• Tenth grade Tsukki joining Karasuno. Fifteen year old Tsukki feeling for once like he belongs somewhere. 
  • Hinata signing with him about things from across the court, teaching Kageyama how to sign for passes, teaching the entire team how to do it.
  • Yachi talking to him about art. About painting and designs and colors, about putting the things he sees onto paper, because maybe that way they’ll understand him a little better, too.
  • Eleventh grade Tsukki receiving a small expensive paintset from the team for his birthday, something they pooled all their money for together to get for him. 
  • Twelfth grade Vice Captain Tsukishima, lead blocker of the Karasuno champion school. 
  • Vice Captain Tsukishima, who somehow knows what his teammates are thinking without them saying it, seeing it in the color of their voices and the words they choose. 
  • Captain Yamaguchi, who pulls the players up, guides them and encourages them, but Vice Captain Tsukishima, who knows how to push them. Which words to use and what to say.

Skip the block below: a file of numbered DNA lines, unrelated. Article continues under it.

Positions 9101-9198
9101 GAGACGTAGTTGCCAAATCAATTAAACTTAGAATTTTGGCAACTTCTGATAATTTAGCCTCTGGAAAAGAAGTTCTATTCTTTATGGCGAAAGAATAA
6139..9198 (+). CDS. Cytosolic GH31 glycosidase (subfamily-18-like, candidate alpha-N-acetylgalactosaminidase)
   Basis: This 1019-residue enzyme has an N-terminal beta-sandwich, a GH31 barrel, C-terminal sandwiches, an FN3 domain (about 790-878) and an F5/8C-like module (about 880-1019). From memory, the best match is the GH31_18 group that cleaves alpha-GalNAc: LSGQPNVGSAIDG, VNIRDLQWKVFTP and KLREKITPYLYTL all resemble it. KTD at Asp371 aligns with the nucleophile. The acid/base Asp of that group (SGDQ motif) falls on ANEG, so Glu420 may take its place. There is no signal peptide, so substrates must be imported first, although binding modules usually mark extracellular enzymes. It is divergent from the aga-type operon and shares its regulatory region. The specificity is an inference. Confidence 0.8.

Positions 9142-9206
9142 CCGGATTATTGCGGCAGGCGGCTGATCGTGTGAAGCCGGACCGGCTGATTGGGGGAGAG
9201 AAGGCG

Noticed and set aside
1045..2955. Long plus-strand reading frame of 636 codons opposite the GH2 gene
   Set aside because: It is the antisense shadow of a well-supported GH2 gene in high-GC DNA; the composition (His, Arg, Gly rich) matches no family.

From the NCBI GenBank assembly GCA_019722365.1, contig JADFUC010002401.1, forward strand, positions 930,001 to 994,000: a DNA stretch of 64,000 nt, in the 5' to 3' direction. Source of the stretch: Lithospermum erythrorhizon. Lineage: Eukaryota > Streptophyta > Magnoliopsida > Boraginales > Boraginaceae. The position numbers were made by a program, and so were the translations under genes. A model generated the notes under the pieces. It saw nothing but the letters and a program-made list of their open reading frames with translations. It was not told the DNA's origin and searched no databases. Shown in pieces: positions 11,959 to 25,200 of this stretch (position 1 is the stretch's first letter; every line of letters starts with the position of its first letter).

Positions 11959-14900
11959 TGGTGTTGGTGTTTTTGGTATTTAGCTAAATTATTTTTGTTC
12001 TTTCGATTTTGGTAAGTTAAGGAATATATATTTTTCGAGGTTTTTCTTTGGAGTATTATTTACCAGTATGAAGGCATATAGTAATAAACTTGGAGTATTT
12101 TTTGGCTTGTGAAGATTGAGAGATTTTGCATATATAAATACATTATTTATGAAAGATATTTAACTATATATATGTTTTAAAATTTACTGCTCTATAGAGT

• Vice Captain Tsukishima, who doesn’t say a word on the court, but sometimes he makes some quick, fleeting motion with his hands and the team just responds, in perfect, coordinated harmony, like he’s the conductor of a symphony. 

Losing weight and controlling my eating never solved any of the problems I thought it would; it just made me too preoccupied and impaired to learn to deal with them. The truth is, you can’t take it out on your body, when your mind is what needs to heal. Just try to remember that when you start to get wrapped up in your own thoughts and compulsions to turn to food or other related vices. Those are only manifestations of the real problem.